I’ll never forget the meal that I ate after taking this photo and then collapsing due to severely low blood sugar levels. (I thought that I went into a diabetic coma.) Anyway, when I awoke, I ate an entire box of frosted cheerios with whole milk, 6 Entenmann’s cinnamon buns and a grilled cheese sandwich. I haven’t stopped eating since.
Q: Hi Joe,
I’m a Division II football coach looking for the best possible way for my team to strength-train in-season. Our team followed your ‘Westside for skinny bastards’ program over the off-season with great success. The problem is that we’re only 2 weeks into the season and I notice that many of our kids have lost weight and strength. For the past two years we’ve only lifted on Wednesdays (we play on Saturday’s) but I’d like to add another day or two in there. Realistically we can always get two days of lifting in during the week.
Any guidelines that you can provide me with would be greatly appreciated.
You are experiencing a common problem. Most athletes gain size and strength in the off-season, only to see their gains disappear when it really counts. I always ask my football players, “What good is it to be big, strong and fast in May, if you are going to let yourself get small, weak and slow in November?” This question usually helps them realize the importance of a properly designed in-season strength & conditioning program.
It is appropriate that you said that you’re kids have lost weight AND strength. I say this because the #1 limiting factor in maintaining your strength during the season is your ability to maintain your bodyweight/muscle mass. If you lose weight during the season, chances are your strength will be lost as well. Basically, the best way to maintain your strength during the season is to maintain your muscle mass. The in-season programs I design for my football players keep this in mind.
You also mentioned that you could realistically lift 2 days a week. The good news is that’s all you need! I think that one of the reasons high school and college players give up on their in-season strength training is because they set unrealistic training goals. They say that they’re going to lift everyday and then when they don’t have the time, they get frustrated and quit training all together. Remember that your players now have to go to class, football practice and meetings. All three of these are of utmost importance. So we must set realistic goals.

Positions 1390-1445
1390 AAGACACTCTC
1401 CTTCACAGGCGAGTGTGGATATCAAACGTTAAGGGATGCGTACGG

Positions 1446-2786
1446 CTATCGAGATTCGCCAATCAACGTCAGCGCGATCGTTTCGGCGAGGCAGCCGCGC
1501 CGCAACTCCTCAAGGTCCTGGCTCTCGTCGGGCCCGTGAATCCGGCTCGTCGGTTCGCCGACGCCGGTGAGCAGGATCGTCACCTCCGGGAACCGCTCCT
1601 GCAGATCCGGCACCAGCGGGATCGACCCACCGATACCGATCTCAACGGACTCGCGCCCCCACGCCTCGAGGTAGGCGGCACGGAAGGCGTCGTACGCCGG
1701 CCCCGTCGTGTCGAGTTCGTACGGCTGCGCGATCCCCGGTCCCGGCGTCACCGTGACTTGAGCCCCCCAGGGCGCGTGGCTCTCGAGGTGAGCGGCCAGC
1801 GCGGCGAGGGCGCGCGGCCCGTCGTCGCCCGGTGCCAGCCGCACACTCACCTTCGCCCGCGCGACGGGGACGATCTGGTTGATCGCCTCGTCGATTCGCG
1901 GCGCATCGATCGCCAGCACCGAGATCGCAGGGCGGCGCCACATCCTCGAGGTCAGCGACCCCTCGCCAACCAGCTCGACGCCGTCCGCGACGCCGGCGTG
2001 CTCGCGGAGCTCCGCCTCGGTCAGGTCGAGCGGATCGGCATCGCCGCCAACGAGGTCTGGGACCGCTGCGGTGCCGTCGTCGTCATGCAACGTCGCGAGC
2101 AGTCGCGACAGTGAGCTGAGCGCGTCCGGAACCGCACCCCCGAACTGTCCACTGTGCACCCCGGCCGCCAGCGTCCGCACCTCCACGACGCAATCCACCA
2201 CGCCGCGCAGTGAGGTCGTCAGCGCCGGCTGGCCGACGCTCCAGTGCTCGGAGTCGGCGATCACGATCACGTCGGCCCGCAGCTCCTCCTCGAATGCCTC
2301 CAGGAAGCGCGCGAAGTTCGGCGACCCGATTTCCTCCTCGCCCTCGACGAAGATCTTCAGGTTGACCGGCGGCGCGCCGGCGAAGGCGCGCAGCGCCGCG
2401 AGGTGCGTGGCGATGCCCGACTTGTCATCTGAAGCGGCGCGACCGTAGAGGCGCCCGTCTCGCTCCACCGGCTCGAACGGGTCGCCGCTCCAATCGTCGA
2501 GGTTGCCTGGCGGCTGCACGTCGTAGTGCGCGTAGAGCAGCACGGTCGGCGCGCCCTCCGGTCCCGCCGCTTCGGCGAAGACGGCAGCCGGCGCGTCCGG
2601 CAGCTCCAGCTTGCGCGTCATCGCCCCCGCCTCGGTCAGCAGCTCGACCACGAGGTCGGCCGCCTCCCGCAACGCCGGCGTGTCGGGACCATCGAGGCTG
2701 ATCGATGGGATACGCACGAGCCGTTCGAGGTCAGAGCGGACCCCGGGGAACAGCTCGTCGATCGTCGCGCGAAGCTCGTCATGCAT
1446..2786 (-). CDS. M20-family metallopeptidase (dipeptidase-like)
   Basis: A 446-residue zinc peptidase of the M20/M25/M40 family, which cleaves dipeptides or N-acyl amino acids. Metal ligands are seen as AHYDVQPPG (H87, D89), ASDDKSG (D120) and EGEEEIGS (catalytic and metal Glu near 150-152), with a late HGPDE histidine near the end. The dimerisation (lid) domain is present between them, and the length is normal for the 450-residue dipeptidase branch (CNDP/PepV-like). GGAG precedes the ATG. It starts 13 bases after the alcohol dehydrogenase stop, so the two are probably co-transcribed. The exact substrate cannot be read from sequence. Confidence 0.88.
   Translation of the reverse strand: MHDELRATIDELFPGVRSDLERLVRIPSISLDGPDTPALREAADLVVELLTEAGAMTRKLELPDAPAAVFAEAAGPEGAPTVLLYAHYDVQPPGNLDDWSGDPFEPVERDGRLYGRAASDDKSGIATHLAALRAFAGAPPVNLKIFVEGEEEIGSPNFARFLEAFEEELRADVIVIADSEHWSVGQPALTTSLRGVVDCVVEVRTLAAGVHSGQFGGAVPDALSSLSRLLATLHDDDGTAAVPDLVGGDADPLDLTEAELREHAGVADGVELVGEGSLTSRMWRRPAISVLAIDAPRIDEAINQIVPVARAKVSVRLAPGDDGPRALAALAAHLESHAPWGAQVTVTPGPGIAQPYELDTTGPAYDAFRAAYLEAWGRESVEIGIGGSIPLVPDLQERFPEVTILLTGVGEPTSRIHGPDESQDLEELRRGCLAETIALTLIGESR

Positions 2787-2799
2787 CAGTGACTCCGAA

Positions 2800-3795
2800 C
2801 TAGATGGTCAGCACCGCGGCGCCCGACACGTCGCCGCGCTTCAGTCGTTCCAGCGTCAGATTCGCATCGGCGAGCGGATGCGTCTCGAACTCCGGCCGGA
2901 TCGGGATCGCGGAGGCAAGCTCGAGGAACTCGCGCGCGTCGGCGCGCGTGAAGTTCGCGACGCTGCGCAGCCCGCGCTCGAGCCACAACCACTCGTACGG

It’s important to know that your players can maintain their size and strength by lifting only 2 days a week (and eating enough, of course). I feel the best way to go about this is to lift the day after the game and then again mid-week. The day after the game I would focus mostly on muscle mass maintenance. Warm-up and then perform 2-3 work sets of 6-15 reps, using a controlled tempo, for all of the major muscle groups of the upper body. Then, I would do some light running/jogging. This workout will help you recover from your game as well as prevent muscle mass loss. A sample workout is as follows:
A. Incline Dumbell Bench Press, palms in – 2-3 sets of 6-12 reps
B. Chin-ups or Lat Pulldowns – 2-3 sets of 6-15 reps
C. Standing dumbbell shrugs – 2 sets of 10-15 reps
D. Rope pushdowns – 2 sets of 10-15 reps
E. Standing hammer curls – 2 sets of 10-15 reps
F. Seated external rotation, elbow on knee – 2 sets of 15 reps
G. Ground-based abdominal circuit
H. 6-8 40-yard striders (easy tempo)
*After you warm-up, this workout shouldn’t take you longer than 55 min.
You would perform your “explosive” lift(s) during the second workout of the week. This is the day you can also work on your “weak links” (usually upper back, lower back, external rotators). Here’s a sample workout for Wednesday:
A. Box Squats (straight weight or weight + chains) – 6 sets of 2 reps using 50% of 1RM
B. Reverse Hyperextensions – 2 sets of 10-15 reps
C. Dynamic bench press (straight weight) – 6 sets of 3 reps using 50% of 1RM (You can perform 2-3 heavy singles after your speed sets every 3 weeks.)
D. Cable or dumbbell external rotation, elbow at side – 2 sets of 15 reps each arm
E. Abs (choice)
Hope these guidelines help.